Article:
I'm running 2 EVGA 012-P3-1572-AR in SLi, so I would recommend them - very fast and not too loud.

Quote:
SSD - I haven't seen many options for Sata III SSDs yet. I was just thinking of running the OS only on the 64GB SSD and that way I can flash the drive and re-install the OS without disrupting my installed games and programs. You make an interesting point about being spoiled. I like to treat myself to the goodies, but I was hoping for prices to drop before I got a larger SSD. Would the MBs I chose support two separate SSDs, should I pony up for a gaming drive down the road? I can see these dropping to half it's value next year when more people adopt SSD.


If a bigger one is not in your budget right now, there will be no issue if you add a second one later. I don' t know that prices will drop that much. my 240Gb Phoenix Pro is $20 more on newegg than what i paid for it 8 months ago. I did pick my up on sale though. The M4's at newegg are priced really well at $1.71-1.80 a GB.

Quote:
Water cooling - is it excessive or not? If I am running both OC'd GPU and CPU, wouldn't I get better performance and longer life out of the rig over fan based cooling?


I wouldn't say excessive, the new sealed kits are about the same price as a top end air cooler like the Noctua I recommended. I haven't seen any reviews that show Liquid (Stock kits) cools significantly better than air in most situations. custom liquid, yes, but then you are shelling out a few Ben Franklin's for that.

Quote:
Thanks again for your advice. I feel like I am getting closer to pulling the trigger on the whole setup.


No Problem, thats what the forum's for.

BTW the new APU's from AMD are for entry level system's and don't make good gaming processors.
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July 13, 2011 7:56:12 PM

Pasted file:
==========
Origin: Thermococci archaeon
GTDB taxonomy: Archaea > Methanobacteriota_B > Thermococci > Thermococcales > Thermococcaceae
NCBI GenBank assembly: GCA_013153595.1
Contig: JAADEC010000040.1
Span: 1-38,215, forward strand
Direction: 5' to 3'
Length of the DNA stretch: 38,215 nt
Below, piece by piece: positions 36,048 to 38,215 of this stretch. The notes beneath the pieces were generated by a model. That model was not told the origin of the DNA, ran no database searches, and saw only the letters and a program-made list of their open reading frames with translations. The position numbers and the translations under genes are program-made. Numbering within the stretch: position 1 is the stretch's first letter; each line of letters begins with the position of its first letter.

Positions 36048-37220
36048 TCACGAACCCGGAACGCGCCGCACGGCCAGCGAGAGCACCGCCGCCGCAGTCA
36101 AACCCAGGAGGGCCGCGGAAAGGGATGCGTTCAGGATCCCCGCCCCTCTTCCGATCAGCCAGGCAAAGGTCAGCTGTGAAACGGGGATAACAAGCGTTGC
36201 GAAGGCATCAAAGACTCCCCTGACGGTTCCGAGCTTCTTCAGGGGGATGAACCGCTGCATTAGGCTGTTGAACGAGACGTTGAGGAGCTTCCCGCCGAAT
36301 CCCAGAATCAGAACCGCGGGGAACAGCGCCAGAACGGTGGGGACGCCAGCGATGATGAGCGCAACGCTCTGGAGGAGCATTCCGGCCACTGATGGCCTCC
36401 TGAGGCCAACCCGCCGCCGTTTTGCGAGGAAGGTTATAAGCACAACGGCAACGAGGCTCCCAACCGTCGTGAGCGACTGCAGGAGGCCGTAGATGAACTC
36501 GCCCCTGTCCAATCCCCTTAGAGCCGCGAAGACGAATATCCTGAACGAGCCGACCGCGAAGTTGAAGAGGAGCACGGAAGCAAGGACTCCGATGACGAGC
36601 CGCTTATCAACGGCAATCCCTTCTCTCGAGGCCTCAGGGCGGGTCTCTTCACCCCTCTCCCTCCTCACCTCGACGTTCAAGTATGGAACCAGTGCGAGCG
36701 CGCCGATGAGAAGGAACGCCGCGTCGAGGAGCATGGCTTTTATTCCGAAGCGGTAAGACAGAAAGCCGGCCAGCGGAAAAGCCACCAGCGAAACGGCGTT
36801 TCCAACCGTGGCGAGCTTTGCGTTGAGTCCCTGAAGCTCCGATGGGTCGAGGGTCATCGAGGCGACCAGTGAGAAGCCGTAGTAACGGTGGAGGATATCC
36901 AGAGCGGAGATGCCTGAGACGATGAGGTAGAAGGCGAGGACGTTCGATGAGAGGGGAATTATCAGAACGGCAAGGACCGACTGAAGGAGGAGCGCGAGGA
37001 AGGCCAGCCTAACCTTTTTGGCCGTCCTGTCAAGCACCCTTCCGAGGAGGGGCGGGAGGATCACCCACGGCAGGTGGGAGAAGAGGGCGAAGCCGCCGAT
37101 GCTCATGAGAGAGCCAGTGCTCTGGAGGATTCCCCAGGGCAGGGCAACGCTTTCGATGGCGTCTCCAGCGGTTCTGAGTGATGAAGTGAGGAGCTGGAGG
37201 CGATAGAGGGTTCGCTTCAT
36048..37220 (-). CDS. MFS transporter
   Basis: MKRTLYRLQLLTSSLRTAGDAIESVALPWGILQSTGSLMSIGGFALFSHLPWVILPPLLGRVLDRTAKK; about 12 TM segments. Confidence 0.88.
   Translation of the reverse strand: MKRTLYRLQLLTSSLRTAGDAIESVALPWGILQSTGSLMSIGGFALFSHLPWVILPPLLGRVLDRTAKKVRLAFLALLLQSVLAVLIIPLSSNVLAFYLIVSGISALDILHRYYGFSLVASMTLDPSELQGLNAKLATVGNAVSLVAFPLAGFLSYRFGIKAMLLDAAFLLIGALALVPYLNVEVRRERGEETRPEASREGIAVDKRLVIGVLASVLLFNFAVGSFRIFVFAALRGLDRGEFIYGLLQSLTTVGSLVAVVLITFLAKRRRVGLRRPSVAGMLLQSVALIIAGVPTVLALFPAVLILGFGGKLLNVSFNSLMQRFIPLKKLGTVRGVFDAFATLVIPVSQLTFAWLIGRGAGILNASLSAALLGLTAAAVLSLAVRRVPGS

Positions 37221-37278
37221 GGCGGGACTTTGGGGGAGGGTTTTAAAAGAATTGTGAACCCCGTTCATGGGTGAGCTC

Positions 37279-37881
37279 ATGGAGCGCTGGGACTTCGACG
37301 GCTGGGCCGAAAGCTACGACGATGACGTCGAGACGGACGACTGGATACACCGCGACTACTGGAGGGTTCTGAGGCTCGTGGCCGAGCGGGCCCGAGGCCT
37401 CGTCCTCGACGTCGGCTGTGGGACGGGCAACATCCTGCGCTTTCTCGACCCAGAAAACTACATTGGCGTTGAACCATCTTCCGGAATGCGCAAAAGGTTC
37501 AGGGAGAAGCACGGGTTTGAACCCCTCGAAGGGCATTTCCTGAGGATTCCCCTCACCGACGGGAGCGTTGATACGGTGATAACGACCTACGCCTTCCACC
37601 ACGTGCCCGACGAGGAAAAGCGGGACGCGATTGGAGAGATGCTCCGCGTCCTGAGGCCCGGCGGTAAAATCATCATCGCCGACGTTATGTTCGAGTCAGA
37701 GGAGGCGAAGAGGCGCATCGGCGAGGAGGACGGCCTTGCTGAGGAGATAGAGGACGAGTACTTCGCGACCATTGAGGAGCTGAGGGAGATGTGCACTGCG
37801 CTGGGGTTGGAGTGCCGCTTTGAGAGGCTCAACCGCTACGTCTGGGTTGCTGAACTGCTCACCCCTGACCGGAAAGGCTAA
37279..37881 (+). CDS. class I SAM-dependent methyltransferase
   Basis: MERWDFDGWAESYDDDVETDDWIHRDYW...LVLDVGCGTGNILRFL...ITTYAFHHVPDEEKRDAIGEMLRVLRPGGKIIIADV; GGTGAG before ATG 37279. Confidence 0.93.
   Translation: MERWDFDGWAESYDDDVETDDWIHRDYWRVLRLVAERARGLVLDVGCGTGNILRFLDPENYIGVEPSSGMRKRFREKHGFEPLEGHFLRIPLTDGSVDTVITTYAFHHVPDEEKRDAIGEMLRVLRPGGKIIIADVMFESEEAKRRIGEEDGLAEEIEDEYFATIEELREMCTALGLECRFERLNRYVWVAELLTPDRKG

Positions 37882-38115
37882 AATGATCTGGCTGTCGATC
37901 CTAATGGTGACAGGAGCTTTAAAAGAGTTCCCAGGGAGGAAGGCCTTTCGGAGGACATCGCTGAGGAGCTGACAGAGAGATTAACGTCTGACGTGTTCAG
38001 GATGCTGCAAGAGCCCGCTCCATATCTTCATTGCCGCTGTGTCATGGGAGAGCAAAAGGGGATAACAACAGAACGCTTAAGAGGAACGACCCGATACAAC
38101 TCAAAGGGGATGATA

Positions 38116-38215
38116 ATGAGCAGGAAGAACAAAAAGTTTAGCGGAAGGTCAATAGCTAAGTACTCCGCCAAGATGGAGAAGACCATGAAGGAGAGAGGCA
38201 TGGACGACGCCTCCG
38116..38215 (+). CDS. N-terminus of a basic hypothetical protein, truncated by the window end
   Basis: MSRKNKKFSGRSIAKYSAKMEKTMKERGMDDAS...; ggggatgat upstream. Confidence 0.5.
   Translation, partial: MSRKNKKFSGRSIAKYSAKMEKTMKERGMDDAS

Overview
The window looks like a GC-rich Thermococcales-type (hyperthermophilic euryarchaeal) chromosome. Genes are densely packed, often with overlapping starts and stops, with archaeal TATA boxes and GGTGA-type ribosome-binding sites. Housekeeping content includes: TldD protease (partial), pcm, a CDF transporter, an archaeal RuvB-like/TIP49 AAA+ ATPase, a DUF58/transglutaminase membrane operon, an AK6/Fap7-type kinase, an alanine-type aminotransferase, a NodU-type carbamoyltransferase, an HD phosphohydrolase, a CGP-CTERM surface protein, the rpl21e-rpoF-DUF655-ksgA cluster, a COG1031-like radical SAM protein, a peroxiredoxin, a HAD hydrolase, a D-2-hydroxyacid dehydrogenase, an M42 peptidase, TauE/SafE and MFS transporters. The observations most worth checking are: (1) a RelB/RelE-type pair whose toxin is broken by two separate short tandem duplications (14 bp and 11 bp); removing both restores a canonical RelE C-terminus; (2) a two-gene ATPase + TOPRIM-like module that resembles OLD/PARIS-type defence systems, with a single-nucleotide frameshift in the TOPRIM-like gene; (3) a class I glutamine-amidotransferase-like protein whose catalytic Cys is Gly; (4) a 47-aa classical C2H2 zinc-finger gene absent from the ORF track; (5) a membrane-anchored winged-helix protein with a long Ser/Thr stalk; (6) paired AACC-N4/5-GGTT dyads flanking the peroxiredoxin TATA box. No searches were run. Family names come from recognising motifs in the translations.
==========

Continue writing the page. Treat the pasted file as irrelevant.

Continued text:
Thanks again!

I think I will start with the single 570 OC GPU and then add a second down the road unless I am hungry for a better framerate once I get BF3 in the fall.

For the SSD, I saw a decent deal on an OCZ 3 (120GB) unit for only $70-80 more, so I may go for that after all. Then down the road, I can add a larger one when prices ease.

I'll stick with air cooling since it does make me a bit nervous about the prospect of a leak in coolant and I haven't handled water cooling before.


ONE MORE QUESTION:

On Anandtech, there is an article that comments on running a Z68 over a P76, especially when using an SSD. Check here for the article:

If you agree that I should go that route, then I would possibly consider this one: which has 4 x SATA 3 slots and better for future expansion where I expect I will be running 2 HDDs and 2 SSDs

So far, the new build is running about CDN $1400-$1500 + tax, which is what I figured I would spend from the outset. Once I finalize the specs, I will post it for final thoughts.


P.S. I don't know why my links aren't working!?!
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a b 4 Gaming
July 14, 2011 8:54:24 AM

karpundir said:
ONE MORE QUESTION:

On Anandtech, there is an article that comments on running a Z68 over a P76, especially when using an SSD. Check here for the article: http://www.anandtech.com/show/4456/sandy-bridge-buyers-...

That article is asuming that Smart Response Technology (SSD caching) is a good thing, which it isn't a big a deal as it was made out to be. SSD caching uses a small 20-30GB SSD to pre-cache from a regular HDD or other slower media. Here is THG's take on it: http://www.tomshardware.com/reviews/intel-z68-express-s...

Quote:
If you agree that I should go that route, then I would possibly consider this one: http://www.newegg.ca/Product/Product.aspx?Item=N82E1681... which has 4 x SATA 3 slots and better for future expansion where I expect I will be running 2 HDDs and 2 SSDs

THG didn't especially like that ASUS MB, they liked the ASRock Z68 Extreme4 http://www.newegg.ca/Product/Product.aspx?Item=N82E1681...
http://www.tomshardware.com/reviews/asrock-z68-extreme4...

the above article also shows that the is little to no difference in the performance of the P67 and Z68 chipset, unless you are AV encoding, in which case the Z68 kicks butt because of Virtu.

I have been eyeing this one for my son's build:
GIGABYTE GA-Z68XP-UD4
http://www.newegg.ca/Product/Product.aspx?Item=N82E1681...
if fixes the only issue THG had with the Gigabyte Z68X-UD3H-B3 in the above review, OC. they it goes from a 7 phase power to a 16 phase power VRM.

Quote:
P.S. I don't know why my links aren't working!?!

just copy/paste the link, don't us the "insert a url" icon on the editor.